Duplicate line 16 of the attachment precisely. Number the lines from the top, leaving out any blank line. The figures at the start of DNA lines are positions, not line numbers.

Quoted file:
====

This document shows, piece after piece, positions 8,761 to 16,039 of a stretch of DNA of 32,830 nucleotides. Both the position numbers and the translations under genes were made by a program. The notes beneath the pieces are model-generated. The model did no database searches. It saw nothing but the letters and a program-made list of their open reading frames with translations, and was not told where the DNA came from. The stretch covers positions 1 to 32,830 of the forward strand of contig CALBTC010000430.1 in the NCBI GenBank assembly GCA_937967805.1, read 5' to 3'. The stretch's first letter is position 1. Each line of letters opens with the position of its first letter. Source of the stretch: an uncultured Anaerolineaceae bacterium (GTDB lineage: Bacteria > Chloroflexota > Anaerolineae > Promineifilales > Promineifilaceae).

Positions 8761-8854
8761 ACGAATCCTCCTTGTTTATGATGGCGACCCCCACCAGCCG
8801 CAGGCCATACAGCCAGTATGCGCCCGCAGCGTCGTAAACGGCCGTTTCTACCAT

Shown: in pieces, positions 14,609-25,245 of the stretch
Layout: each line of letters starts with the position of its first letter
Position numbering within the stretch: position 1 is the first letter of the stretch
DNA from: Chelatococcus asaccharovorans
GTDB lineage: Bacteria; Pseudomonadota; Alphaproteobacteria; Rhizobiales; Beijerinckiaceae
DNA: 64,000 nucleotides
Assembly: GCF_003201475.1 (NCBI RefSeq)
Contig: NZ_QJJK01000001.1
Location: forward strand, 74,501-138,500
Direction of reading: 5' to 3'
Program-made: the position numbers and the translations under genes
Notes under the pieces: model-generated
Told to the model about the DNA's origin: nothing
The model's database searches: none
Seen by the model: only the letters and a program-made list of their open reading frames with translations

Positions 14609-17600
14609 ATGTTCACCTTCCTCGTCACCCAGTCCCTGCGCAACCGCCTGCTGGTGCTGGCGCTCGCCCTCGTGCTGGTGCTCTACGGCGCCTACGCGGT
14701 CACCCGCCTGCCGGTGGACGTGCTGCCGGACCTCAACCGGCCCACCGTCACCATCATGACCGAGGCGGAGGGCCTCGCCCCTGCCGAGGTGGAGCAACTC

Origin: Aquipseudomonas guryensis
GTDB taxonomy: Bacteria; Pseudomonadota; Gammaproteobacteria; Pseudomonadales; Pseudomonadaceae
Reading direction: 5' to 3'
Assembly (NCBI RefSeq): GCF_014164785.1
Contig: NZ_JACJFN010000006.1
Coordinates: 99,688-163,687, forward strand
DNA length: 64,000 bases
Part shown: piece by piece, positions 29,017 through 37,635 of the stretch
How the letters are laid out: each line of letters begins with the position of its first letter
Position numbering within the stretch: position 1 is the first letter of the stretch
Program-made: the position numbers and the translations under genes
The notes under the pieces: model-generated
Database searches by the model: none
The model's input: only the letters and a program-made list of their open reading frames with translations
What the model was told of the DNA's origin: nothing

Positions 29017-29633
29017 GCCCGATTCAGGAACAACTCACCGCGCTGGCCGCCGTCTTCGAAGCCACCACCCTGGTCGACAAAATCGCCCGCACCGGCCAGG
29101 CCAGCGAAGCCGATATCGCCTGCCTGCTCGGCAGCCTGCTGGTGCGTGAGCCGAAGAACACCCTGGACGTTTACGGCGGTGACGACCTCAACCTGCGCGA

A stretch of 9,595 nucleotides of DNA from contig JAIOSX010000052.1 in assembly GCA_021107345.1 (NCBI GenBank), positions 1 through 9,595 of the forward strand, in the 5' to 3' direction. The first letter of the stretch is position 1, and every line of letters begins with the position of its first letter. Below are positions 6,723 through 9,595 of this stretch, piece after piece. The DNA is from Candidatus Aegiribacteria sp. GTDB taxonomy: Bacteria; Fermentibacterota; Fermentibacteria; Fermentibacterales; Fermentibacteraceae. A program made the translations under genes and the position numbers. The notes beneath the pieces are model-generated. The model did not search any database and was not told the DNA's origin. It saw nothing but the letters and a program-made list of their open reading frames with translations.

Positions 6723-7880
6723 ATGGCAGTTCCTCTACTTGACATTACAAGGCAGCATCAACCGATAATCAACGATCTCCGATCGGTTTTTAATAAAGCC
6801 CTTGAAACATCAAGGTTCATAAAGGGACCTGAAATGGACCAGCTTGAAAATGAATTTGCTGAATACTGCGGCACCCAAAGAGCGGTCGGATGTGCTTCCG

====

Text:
Notes under the pieces: model-generated